Daniel Laheru

Johns Hopkins Medicine, Baltimore, Maryland, United States

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Publications (128)834.65 Total impact

  • Pancreatology 06/2015; 15(3):S96. DOI:10.1016/j.pan.2015.05.350 · 2.50 Impact Factor
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    ABSTRACT: To determine the feasibility of genotyping pancreatic tumors via fine needle aspirates (FNAs). FNA is a common method of diagnosis for pancreatic cancer, yet it has traditionally been considered inadequate for molecular studies due to the limited quantity of DNA derived from FNA specimens and tumor heterogeneity. In vitro mixing studies were performed to deduce the minimum cellularity needed for genetic analysis. DNA from both simulated FNAs and clinical FNAs was sequenced. Mutational concordance was determined between simulated FNAs and that of the resected specimen. Limiting dilution studies indicated that mutations present at allele frequencies as low as 0.12% are detectable. Comparison of simulated FNAs and matched tumor tissue exhibited a concordance frequency of 100% for all driver genes present. In FNAs obtained from 17 patients with unresectable disease, we identified at least 1 driver gene mutation in all patients including actionable somatic mutations in ATM and MTOR. The constellation of mutations identified in these patients was different than that reported for resectable pancreatic cancers, implying a biologic basis for presentation with locally advanced pancreatic cancer. FNA sequencing is feasible and subsets of patients may harbor actionable mutations that could potentially impact therapy. Moreover, preoperative FNA sequencing has the potential to influence the timing of surgery relative to systemic therapy. FNA sequencing opens the door to clinical trials in which patients undergo neoadjuvant or a surgery-first approach based on their tumor genetics with the goal of utilizing cancer genomics in the clinical management of pancreatic cancer.
    Annals of surgery 05/2015; DOI:10.1097/SLA.0000000000001156 · 7.19 Impact Factor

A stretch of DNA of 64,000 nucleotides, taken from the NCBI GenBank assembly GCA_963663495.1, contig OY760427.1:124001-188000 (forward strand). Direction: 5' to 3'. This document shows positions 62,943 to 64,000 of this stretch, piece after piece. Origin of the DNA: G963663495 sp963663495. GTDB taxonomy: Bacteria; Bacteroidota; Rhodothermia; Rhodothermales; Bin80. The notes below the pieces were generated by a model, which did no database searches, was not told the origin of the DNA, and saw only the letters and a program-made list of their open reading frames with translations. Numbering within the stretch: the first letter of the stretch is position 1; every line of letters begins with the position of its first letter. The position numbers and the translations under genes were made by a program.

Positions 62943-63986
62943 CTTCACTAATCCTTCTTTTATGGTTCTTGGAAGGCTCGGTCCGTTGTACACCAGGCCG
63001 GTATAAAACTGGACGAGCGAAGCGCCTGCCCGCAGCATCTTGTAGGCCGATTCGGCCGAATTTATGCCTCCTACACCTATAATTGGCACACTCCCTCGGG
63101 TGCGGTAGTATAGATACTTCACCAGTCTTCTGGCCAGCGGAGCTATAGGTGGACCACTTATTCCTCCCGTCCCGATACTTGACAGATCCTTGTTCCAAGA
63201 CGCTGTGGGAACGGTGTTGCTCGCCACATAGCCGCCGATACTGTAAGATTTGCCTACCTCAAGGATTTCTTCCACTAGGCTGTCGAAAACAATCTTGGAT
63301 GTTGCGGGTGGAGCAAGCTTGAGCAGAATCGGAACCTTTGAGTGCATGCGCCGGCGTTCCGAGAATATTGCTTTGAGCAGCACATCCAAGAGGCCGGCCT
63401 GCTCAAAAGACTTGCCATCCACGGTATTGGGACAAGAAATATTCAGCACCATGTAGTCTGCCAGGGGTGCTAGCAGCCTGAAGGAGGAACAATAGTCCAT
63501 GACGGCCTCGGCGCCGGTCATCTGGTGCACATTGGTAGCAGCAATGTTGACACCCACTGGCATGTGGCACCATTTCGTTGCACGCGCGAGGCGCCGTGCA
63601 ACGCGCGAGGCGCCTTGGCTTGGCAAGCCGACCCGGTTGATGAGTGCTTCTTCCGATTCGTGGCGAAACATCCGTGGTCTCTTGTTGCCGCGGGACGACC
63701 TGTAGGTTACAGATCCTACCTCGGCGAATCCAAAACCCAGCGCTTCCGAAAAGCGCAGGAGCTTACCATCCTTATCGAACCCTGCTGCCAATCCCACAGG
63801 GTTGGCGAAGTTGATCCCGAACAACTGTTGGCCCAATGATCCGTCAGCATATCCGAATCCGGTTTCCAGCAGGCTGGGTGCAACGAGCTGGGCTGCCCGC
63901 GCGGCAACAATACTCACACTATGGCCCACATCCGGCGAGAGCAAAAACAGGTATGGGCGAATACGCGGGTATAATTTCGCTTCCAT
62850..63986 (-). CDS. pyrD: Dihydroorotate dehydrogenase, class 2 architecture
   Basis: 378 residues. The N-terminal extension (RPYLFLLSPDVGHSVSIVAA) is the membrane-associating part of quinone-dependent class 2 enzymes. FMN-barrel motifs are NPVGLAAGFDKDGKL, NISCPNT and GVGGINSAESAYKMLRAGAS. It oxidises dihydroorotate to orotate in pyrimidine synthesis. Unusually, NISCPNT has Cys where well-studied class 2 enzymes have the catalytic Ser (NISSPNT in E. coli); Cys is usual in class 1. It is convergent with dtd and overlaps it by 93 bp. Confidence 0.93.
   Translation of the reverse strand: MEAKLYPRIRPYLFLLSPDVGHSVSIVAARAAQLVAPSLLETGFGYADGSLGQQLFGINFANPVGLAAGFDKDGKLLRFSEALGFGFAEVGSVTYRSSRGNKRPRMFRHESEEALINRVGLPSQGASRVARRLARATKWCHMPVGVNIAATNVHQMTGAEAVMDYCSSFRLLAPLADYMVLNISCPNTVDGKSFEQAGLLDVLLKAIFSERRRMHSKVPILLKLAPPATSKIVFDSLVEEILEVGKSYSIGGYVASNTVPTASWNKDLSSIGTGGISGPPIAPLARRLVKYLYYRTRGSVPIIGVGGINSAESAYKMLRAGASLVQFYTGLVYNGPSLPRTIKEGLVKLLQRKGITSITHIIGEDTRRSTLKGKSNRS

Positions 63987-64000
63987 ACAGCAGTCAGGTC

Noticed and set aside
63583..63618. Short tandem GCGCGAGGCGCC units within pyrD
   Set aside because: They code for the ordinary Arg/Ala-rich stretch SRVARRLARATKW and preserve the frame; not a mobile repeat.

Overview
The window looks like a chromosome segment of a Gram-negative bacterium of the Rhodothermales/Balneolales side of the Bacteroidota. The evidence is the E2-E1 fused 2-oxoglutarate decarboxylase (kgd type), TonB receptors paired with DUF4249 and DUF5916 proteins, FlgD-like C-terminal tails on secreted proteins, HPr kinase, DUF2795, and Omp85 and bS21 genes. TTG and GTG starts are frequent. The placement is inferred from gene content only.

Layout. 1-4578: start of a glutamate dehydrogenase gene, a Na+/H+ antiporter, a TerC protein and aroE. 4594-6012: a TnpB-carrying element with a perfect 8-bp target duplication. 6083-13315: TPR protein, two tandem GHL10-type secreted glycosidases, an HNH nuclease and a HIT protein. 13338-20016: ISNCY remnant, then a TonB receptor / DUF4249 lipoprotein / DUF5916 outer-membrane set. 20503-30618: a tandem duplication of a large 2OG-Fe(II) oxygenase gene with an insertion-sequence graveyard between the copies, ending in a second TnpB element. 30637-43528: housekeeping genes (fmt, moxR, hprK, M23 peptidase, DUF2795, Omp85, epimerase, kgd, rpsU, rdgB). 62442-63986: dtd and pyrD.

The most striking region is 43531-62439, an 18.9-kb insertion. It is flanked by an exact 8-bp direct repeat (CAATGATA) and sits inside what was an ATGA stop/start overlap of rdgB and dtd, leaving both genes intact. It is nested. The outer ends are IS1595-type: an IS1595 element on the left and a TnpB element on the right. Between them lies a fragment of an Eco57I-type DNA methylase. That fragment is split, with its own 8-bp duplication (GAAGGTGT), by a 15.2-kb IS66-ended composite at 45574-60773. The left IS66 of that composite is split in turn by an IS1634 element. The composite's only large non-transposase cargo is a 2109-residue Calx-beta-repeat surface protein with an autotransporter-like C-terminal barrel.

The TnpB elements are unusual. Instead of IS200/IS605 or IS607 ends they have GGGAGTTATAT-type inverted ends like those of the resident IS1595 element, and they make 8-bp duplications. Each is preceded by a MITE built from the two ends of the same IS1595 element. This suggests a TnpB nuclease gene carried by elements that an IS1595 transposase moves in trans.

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    ABSTRACT: This phase 2 multi-institutional study was designed to determine whether gemcitabine (GEM) with fractionated stereotactic body radiotherapy (SBRT) results in acceptable late grade 2 to 4 gastrointestinal toxicity when compared with a prior trial of GEM with single-fraction SBRT in patients with locally advanced pancreatic cancer (LAPC). A total of 49 patients with LAPC received up to 3 doses of GEM (1000 mg/m(2) ) followed by a 1-week break and SBRT (33.0 gray [Gy] in 5 fractions). After SBRT, patients continued to receive GEM until disease progression or toxicity. Toxicity was assessed using the National Cancer Institute Common Terminology Criteria for Adverse Events [version 4.0] and the Radiation Therapy Oncology Group radiation morbidity scoring criteria. Patients completed the European Organization for Research and Treatment of Cancer Quality of Life Questionnaire (QLQ-C30) and pancreatic cancer-specific QLQ-PAN26 module before SBRT and at 4 weeks and 4 months after SBRT. The median follow-up was 13.9 months (range, 3.9-45.2 months). The median age of the patients was 67 years and 84% had tumors of the pancreatic head. Rates of acute and late (primary endpoint) grade ≥2 gastritis, fistula, enteritis, or ulcer toxicities were 2% and 11%, respectively. QLQ-C30 global quality of life scores remained stable from baseline to after SBRT (67 at baseline, median change of 0 at both follow-ups; P>.05 for both). Patients reported a significant improvement in pancreatic pain (P = .001) 4 weeks after SBRT on the QLQ-PAN26 questionnaire. The median plasma carbohydrate antigen 19-9 (CA 19-9) level was reduced after SBRT (median time after SBRT, 4.2 weeks; 220 U/mL vs 62 U/mL [P<.001]). The median overall survival was 13.9 months (95% confidence interval, 10.2 months-16.7 months). Freedom from local disease progression at 1 year was 78%. Four patients (8%) underwent margin-negative and lymph node-negative surgical resections. Fractionated SBRT with GEM results in minimal acute and late gastrointestinal toxicity. Future studies should incorporate SBRT with more aggressive multiagent chemotherapy. Cancer 2014. © 2014 The Authors. Cancer published by Wiley Periodicals, Inc. on behalf of American Cancer Society. © 2014 The Authors. Cancer published by Wiley Periodicals, Inc. on behalf of American Cancer Society.